Sunday, January 1, 2012

forget paris

DSC_6444 toto, i have a feeling we aren’t in kansas anymore…

The greater part of this past week was spent with my in-laws in Holland, or as the French say, les Pays-bas (lowlands).

As much as I love Naud’s parents, it was rough packing our bags for the third time in four weeks and leaving Paris behind.

I’m not complaining, mind you.   

Here we are, living in Europe, gallivanting across the continent with places to go, people to see… It’s just too, too much.  That’s what it is.

My in-laws are gracious, well-traveled, educated types.  They welcome us into their home with open arms and hearts.  Their mid-century modern dwelling is minimalistic, yet warm and inviting, with high ceilings and plenty of natural light.  “I would like that you are making yourself at home,” says my Dutch mother-in-law.  How lucky am I?!

DSC_6488bedtime stories with oma

Each of us had a highlight for the trip.  Mine was sleep.  I probably slept more in four nights than in the prior three weeks combined.  I could make up all sorts of stuff about hospitality and family togetherness but it wouldn’t hold a candle to the luxury of feeling rested for the first time in two months.  I’m guessing Naud would choose family.  He’s been living 5,000 miles away for more than ten years and it’s awfully nice to finally have his family nearby.  Annabelle’s highlight?  Cycling with Opa and Oma, hands down.

the dutch aren’t big on helmets; we, however, remain devout

Our days were spent sleeping late, lounging in pajamas and spending quality time with family.  In between, Naud and I squeezed in a few runs together, which was ‘prima’ (that’s Dutch for excellent).  Naud complained a lot because he’s out of shape; but Holland is totally flat, so he managed.  The whole country is below sea level which makes running more difficult, in my humble opinion. 

DSC_6506 artsy post-run smooch (aka: when the kid is away, the parents will play)

In between lounging and sleeping, we called on family friends, walked in the neighborhood and celebrated a belated Sinterklaas (a Dutch holiday for children, on December 5).  Sinterklaas is the saint whom Santa Claus is based upon.  He comes from Spain, rides on a white horse and brings presents to good girls and boys, via boat, on the fifth of December. 

DSC_6457 sinterklaas did not disappoint

Naud’s parents live in a small town in the North of Holland.  The surrounding area is known as Friesland, where they even have their own language.  The center is densely populated, while outer lying areas consist of sprawling farmland dotted with traditional farmhouses.  Much like the US, farming tends toward passion over profit and many farms are nothing more than scenic pastures.  Old-style windmills are now a rarity.  The new-fangled, high-powered adaptations have all but replaced them. 

DSC_6514 modern windmolen (windmills) dot the highways

When our time with naud’s parents came to an end, we happily discovered that what was once a tearful goodbye is now ‘tot ziens!’ or ‘see you soon!’  A quick hop over Belgium and voila, we’re back in Paris.  But not before stopping in Amsterdam to visit with Annabelle’s Great Opa Schmidt, who has spent his entire life in the center of Amsterdam.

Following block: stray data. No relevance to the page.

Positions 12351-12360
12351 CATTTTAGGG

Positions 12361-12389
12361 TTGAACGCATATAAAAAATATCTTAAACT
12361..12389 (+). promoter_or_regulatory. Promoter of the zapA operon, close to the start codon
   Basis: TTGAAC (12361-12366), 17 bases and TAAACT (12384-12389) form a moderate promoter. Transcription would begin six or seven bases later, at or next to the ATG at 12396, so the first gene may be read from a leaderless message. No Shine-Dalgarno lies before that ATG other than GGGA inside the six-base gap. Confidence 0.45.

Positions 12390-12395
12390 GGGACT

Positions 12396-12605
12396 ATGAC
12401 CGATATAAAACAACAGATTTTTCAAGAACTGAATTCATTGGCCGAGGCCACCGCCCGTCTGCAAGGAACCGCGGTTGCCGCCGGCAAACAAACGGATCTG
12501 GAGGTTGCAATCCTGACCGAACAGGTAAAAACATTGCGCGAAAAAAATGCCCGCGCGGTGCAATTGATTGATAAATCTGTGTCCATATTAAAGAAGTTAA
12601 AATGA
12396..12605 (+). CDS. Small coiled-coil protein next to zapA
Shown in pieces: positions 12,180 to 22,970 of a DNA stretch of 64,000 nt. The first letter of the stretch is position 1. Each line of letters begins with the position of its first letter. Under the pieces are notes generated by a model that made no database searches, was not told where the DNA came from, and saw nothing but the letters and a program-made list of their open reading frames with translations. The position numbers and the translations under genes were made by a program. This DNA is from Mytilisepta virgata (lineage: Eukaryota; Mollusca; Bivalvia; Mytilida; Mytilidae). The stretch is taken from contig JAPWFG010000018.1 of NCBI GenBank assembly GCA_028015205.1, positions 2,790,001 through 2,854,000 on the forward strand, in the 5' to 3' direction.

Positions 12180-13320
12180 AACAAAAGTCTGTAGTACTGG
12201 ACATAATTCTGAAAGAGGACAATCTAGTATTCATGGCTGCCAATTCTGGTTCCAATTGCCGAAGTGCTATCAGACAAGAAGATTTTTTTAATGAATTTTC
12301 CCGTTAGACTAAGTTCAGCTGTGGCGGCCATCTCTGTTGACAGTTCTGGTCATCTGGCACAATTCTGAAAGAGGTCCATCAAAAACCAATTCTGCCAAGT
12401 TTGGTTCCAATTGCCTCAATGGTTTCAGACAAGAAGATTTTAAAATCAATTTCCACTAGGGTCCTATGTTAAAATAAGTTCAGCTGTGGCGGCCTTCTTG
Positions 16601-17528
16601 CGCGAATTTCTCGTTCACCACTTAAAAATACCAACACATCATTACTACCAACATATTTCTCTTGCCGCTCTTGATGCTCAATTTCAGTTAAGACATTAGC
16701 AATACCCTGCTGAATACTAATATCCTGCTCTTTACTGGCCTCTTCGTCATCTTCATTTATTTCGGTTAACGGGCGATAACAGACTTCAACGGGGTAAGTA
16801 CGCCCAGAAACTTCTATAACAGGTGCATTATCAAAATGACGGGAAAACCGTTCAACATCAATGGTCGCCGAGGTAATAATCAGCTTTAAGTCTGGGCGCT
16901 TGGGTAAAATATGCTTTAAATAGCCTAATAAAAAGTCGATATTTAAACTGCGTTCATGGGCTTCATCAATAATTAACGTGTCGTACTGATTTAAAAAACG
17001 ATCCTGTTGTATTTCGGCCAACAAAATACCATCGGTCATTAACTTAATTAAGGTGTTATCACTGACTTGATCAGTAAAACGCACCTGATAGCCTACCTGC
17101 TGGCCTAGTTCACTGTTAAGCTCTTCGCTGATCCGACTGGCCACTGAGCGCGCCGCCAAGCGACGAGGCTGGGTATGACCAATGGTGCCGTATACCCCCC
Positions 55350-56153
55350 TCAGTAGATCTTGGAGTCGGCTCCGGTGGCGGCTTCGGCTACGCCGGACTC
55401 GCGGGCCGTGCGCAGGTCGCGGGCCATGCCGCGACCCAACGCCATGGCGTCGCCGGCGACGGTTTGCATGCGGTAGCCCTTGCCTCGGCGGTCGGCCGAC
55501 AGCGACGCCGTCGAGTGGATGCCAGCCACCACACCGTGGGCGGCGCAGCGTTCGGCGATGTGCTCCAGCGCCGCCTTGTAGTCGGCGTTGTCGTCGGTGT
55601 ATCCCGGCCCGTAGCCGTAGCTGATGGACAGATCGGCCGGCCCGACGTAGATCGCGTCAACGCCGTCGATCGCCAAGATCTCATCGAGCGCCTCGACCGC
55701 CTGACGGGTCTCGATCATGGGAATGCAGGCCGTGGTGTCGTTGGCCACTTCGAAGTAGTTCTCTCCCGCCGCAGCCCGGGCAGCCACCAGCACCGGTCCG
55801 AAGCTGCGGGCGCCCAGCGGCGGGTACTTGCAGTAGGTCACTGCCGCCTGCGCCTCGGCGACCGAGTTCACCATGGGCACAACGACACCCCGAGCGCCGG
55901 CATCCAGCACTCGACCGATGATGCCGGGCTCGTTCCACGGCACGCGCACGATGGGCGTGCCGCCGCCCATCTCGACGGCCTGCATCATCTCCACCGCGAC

my dutchies  (naud was born in amsterdam)

During past visits, we were lucky recipients of personal walking tours through the city, compliments of Opa and his wealth of knowledge.  His charming manner and knack for storytelling made for a privileged backstage glimpse of Amsterdam, past and present.  This time, we were on our own with just shy of an hour to see what we could see.

amsterdam in a nutshell 

We managed to squeeze in a quick tour of the city for the sake of stretching our legs and soaking up a few rays of unexpected afternoon sunshine.  I was intent upon seeking out an olliebollen vendor.  Olliebollen (literally, oily balls) consist of yeasty dough rolled in a ball, deep fried and doused with poedersuiker (powdered sugar).  They are a New Years’ tradition in Holland and, I like to think, the last fatty hurrah before resolutions kick in.   

DSC_6559 annabelle’s olliebollen initiation in dam square

Then, over the canals and through brick roads to Opa Schmidt’s house we drove.  We were ushered in with big hugs and Dutch kisses.  Not to be upstaged by the French, the Dutch give three pecks instead of two, first on one cheek, one on the other and then back to the first cheek for a third round!  It makes for a lot of kissing, particularly at family gatherings. 

Naud’s grandfather is truly a remarkable man.  At 89 years old, he lives independently, practices yoga and often cooks his own meals.  He relies on public transportation to traverse the city and is fortunate enough to live in a country where this independent senior lifestyle is supported.

DSC_6563 opa offers to give annabelle a hand with her loose tooth

Our time with Opa is always a special treat, filled with happy memories and an overall feeling of warmth and love.  He is thrilled to have us living nearby and hopes to visit in the spring… It will be his first time traveling to Paris and we look forward to playing tour guide.  It is our turn, after all. 

In the meantime, we were ready to head back, just in time for New Year’s Eve in the city of lights…


  1. oh, such a sweet scene. The U.S. is quite backwards where elders are concerned. Such a shame.

  2. it is unfortunate. we could learn a lot from countries like holland, where seniors are treated with respect and made to feel like valued members of society.